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treydwg

  • one year ago

Can I factor this by grouping?

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  1. treydwg
    • one year ago
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    25b^2+10b+1?

  2. treydwg
    • one year ago
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    Can I factor this by grouping? 25b^2+10b+1?

  3. chmvijay
    • one year ago
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    5b+1

  4. chmvijay
    • one year ago
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    b=-1/5

  5. whpalmer4
    • one year ago
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    Prime factors of 25 are 5 and 5 so we'll have (5x + a)(5x+b). Multiply that out and you get \[(5x+a)(5x+b) = 25x^2 + 5ax + 5bx + ab\] To make that look like your equation, a and b have to = 1.

  6. rizwan_uet
    • one year ago
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    25b^2+10b+1 multiply 25 with 1 you will get 25. now write 10 as the sum of two numbers such that the addition of those numbers result in 10 and the product of those numbers result in 25

  7. treydwg
    • one year ago
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    I got b(5b+1) 1(b+1) but that does not look correct?

  8. whpalmer4
    • one year ago
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    No, (5b+1)(5b+1) is what you want.

  9. chmvijay
    • one year ago
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    (5b+1) and (5b+1) you correct it once again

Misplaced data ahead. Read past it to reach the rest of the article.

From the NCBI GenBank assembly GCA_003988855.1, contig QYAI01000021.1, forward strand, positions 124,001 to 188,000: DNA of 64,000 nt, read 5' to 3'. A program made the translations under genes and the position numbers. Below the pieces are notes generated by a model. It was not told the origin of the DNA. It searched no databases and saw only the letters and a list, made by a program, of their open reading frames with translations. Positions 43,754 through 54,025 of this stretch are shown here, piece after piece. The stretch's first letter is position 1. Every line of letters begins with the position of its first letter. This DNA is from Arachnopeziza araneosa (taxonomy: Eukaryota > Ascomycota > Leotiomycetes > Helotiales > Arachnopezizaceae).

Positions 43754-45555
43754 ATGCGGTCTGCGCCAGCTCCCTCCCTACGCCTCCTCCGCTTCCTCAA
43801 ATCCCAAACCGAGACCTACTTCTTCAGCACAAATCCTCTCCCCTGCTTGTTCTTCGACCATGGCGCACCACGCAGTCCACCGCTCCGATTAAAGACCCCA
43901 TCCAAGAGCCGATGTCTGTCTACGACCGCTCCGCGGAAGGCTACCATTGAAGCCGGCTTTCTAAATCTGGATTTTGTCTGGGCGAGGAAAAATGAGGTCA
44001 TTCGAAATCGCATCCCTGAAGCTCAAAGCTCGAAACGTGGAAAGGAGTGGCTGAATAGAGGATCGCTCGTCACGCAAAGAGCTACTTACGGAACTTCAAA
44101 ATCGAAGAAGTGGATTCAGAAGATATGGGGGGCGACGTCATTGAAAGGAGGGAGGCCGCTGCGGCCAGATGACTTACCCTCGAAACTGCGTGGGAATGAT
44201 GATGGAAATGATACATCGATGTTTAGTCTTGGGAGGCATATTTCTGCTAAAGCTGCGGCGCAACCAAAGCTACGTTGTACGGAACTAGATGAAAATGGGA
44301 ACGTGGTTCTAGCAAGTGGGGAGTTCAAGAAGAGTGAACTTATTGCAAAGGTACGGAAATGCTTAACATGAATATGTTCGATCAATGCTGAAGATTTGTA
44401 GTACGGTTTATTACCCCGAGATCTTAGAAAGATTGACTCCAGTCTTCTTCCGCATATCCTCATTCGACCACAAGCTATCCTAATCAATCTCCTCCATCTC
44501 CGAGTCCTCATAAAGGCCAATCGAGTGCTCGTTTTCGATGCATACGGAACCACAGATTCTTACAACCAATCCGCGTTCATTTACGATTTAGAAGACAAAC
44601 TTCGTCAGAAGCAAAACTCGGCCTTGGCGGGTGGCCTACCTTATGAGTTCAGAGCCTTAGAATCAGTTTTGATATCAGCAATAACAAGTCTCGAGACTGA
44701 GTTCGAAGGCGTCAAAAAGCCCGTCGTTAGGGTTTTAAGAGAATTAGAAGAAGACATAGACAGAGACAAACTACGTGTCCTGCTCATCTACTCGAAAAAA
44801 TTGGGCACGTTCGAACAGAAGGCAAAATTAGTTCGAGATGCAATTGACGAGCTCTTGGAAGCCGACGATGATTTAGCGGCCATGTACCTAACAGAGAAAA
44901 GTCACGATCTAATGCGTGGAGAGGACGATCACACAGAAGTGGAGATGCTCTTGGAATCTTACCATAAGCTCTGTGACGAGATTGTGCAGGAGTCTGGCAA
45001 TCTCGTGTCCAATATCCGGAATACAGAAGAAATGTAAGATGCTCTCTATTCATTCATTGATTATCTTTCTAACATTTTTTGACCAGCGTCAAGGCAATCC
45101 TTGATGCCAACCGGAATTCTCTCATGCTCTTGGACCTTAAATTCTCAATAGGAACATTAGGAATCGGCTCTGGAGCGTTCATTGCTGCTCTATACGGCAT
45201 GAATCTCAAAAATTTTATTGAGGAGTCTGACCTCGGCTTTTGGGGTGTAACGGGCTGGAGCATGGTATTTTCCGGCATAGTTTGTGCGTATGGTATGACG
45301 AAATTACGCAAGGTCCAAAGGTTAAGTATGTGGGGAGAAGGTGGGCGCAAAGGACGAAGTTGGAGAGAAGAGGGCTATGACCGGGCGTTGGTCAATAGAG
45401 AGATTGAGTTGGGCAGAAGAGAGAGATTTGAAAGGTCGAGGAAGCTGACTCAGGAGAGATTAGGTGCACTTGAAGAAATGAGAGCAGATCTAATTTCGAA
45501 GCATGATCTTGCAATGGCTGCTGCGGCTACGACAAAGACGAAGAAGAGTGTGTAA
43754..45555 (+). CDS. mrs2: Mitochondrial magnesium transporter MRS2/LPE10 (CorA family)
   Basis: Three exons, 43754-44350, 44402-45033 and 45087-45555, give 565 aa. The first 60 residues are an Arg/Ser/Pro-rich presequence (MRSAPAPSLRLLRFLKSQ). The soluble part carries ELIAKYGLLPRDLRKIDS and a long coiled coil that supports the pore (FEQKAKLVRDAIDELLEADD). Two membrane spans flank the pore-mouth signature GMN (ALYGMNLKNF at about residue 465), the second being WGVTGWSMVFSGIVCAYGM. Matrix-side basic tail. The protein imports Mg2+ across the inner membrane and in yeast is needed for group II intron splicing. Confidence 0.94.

10. treydwg
    • one year ago
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    5b+1)^2?

  11. nitz
    • one year ago
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    yes...

  12. treydwg
    • one year ago
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    Thanks

  13. treydwg
    • one year ago
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    t(4t+1)=0? I got t=0, -1/4

  14. nitz
    • one year ago
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    ya

  15. treydwg
    • one year ago
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    Alright cool! Thanks

  16. nitz
    • one year ago
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    welcome......

  17. Hero
    • one year ago
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    Well, no one really did it the correct way.

  18. rizwan_uet
    • one year ago
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    25b^2+10b+1 25b^2 +5b+5b+1 5b(5b+1)+1(5b+1) (5b+1)(5b+1) (5b+1)^2

  19. whpalmer4
    • one year ago
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    No, some of us did it in a way that shows why grouping works :-)

  20. chmvijay
    • one year ago
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    25b25b+5b+1=0 5(5b+1)+1(5b+1)=0 (5b+1)2=0 5b+1=0 5b=-1 b=-1/5

  21. Hero
    • one year ago
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    Yes, but you forgot to show the process, which is also important as well @whpalmer4. The question was "How do you factor by grouping?". Showing why it works is fine. Showing the process is equally important.

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